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‘Not good enough’: Rugby Australia reveal details of external Wallabies review

By Finn Morton
The players of Australia form a huddle at full-time following the Rugby World Cup France 2023 match between Australia and Portugal at Stade Geoffroy-Guichard on October 01, 2023 in Saint-Etienne, France. (Photo by Chris Hyde/Getty Images)

Rugby Australia has revealed details of an external review into the Wallabies’ 2023 season after their woeful Rugby World Cup campaign which was “not good enough for a proud rugby nation.”

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Former Australian international Andrew Slack and Justin Harrison will partake in the review as part of a three-member panel along with industry expert Darlene Harrison.

Rugby Australia also confirmed in a statement that “a Pasifika advisor will also support the panel and process.”

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“The panel will review the strategy and structure of the Wallabies’ performance environment in 2023 and aims to deliver its recommendations to the Rugby Australia board before the end of the year,” the statement read.

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The Wallabies are without a coach following the resignation of Eddie Jones this week. Jones, 63, was unveiled as Australia’s’ head coach in January.

With coach Jones at the helm, the Wallabies failed to get off the mark ahead of the Rugby World Cup. Australia collected the wooden spoon in The Rugby Championship, were swept 2-nil in the Bledisloe Cup series, and lost a warm-up Test to France.

But things went from bad to worse as the 2023 Wallabies became the first-ever Australian side to bow out in the pool stage of a men’s Rugby World Cup.

Knockout

New Zealand
South Africa
11 - 12
Final
Argentina
New Zealand
6 - 44
SF1
England
South Africa
15 - 16
SF2
Wales
Argentina
17 - 29
QF1
Ireland
New Zealand
24 - 28
QF2
England
Fiji
30 - 24
QF3
France
South Africa
28 - 29
QF4

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Australia only won two of nine Tests in 2023.

In the wake of the disappointment of the disastrous campaign, Rugby Australia CEO Phil Waugh believes the three-panel members can bring expertise and experience to the review.

“As rugby fans, we were all disappointed in the results at the World Cup – the performance was not good enough for a proud rugby nation like ours,” Waugh said.

“We had a new coach, new staff and a lot of new players – many of whom have only just started their careers, and who will be the future stars of Australian Rugby.

“The Wallabies have a proud history as one of Australia’s most loved sporting teams, and it is our responsibility as custodians to continually seek to improve performance and deliver a world-class program.

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“Andrew, Justin and Darlene are highly respected, and I believe they possess the credentials to be able to deliver a thorough and considered external review.”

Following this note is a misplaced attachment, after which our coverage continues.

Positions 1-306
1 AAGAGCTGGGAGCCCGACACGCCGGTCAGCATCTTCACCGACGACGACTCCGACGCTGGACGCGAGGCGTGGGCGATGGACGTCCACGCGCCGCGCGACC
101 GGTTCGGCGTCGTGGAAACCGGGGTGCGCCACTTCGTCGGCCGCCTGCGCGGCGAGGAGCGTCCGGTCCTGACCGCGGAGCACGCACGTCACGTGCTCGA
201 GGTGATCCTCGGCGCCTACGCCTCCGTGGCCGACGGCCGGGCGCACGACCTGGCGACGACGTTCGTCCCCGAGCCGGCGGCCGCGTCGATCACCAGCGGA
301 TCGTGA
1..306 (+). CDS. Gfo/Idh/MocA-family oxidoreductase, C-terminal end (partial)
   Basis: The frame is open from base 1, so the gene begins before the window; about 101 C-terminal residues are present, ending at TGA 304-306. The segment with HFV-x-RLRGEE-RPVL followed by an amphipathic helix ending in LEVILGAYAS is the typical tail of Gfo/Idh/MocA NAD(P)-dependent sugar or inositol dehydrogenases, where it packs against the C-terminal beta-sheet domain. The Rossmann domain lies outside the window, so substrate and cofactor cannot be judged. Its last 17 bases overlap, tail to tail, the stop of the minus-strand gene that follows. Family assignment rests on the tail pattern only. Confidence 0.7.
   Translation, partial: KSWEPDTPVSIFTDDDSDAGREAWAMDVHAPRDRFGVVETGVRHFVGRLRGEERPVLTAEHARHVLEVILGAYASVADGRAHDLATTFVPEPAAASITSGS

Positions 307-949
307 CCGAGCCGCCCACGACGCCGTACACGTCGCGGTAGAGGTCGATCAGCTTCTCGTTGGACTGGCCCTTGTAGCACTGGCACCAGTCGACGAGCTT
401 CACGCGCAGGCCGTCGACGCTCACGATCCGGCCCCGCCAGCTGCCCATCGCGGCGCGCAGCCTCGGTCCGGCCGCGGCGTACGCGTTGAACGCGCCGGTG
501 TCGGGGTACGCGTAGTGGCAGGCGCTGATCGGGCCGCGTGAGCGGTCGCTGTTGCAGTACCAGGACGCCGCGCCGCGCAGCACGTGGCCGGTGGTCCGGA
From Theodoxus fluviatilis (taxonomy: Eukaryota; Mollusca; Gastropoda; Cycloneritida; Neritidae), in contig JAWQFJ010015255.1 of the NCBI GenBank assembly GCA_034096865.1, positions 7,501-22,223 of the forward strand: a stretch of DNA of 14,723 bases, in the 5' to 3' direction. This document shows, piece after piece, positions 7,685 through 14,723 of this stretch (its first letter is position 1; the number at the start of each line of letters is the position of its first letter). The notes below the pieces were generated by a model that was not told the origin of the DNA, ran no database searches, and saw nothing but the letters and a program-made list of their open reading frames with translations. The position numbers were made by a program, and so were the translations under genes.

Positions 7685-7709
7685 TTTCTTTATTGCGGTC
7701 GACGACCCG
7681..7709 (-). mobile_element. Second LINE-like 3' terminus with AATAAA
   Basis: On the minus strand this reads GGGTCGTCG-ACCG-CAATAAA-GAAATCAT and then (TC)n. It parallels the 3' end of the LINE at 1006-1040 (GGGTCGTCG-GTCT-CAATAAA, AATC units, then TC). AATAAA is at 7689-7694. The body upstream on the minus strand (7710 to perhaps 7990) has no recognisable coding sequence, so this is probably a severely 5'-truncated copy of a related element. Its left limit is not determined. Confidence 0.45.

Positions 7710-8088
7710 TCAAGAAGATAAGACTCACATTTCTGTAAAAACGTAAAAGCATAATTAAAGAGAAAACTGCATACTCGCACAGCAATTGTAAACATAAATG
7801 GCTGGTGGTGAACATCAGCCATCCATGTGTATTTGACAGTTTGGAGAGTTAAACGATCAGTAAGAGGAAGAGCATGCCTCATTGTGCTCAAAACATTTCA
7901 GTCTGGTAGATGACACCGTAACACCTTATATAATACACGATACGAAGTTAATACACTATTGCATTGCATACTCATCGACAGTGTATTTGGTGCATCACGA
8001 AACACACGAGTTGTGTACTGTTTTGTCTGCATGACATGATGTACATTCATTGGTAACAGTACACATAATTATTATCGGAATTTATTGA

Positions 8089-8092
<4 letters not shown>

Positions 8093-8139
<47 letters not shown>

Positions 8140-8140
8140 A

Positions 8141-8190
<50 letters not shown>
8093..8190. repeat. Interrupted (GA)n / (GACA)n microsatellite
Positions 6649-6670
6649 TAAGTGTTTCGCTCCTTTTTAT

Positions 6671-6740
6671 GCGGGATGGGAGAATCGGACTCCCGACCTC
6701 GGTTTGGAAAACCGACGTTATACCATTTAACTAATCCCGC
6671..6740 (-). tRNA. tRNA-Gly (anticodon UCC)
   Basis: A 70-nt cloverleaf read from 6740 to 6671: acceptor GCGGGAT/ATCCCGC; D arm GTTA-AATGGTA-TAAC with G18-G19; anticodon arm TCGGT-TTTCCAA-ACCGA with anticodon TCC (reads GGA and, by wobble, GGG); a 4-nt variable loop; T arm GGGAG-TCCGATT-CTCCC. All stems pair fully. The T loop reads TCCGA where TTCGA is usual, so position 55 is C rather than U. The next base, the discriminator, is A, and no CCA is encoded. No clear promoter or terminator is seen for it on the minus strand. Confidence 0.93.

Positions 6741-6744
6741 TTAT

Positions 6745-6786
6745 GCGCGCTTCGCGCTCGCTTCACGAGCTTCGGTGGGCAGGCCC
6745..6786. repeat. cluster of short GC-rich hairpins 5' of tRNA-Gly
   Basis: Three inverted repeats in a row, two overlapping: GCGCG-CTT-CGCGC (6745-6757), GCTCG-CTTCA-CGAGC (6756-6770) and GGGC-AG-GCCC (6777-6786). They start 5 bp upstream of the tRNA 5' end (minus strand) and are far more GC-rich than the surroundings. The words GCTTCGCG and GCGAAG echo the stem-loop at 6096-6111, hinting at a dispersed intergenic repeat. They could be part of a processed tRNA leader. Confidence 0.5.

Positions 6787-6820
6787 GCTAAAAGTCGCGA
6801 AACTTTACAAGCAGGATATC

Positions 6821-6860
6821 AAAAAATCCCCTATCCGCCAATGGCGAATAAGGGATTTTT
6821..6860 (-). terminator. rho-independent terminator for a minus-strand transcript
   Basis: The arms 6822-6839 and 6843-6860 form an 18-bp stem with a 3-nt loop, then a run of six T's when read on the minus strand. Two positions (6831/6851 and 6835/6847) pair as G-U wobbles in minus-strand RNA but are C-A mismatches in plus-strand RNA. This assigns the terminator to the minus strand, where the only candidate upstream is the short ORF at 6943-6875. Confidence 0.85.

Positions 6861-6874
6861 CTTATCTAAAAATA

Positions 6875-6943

Andrew Slack represented 39 times as a centre, including at the inaugural 1987 Rugby World Cup in New Zealand. Slack was made a member of the Order of Australia for services to rugby and has also been inducted into the Wallaby Hall of Fame.

Slack will be joined by fellow former Wallaby Justin Harrison on the board. Harrison played in the 2003 Rugby World Cup and is currently the CEO of the Rugby Union Players Association.

Harrison is also a popular commentator on Stan Sport.

Finally, Darlene Harrison has more than 20 years of experience in elite sport. Harrison spent time with the Australian Sports Commission and AIS in high-performance and executive roles for more than 10 years.

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Jon 232 days ago

What’s the point?

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S
Shaylen 13 hours ago
Brumbies the best team in Australia but still nothing to show for it

The Brumbies have been the strongest side in Australia for a long time and that was down to their forwards and set piece which has always been good and has always been able to dominate their Australian counterparts. This year the lack of maul tries and also the lack of a stable scrum has been a real problem which was also something Nick alluded to in his article this week about the creaking brumbies tight five. Home advantage is key as you say and the Brumbies must find a way to score more bonus points. If the Brumbies are really serious about winning a title they need to do what Kiwi sides at the top do. They need to smash every Aus side with a bonus point at home while claiming losing bonus points in every game they lose and denying their rivals bonus points. In their 3 losses in NZ this year they were smashed. They only scored 60 tries which is middle of the road, their scrum came in at 73% which was one of the worst in the comp, tackle success at just 83% which was right at the bottom and in terms of metres, clean breaks, carries, offloads and rucks built they were in the middle plus they had the most yellows. They basically were just not dominant enough wile they can improve their discipline. They excelled at kicking and won plenty of lineout ball plus their rucks were secure at 97%. Not sure about turnovers but they weren’t bad there. They just need to be more clinical and give away less and they will give themselves the best chance to win the title.

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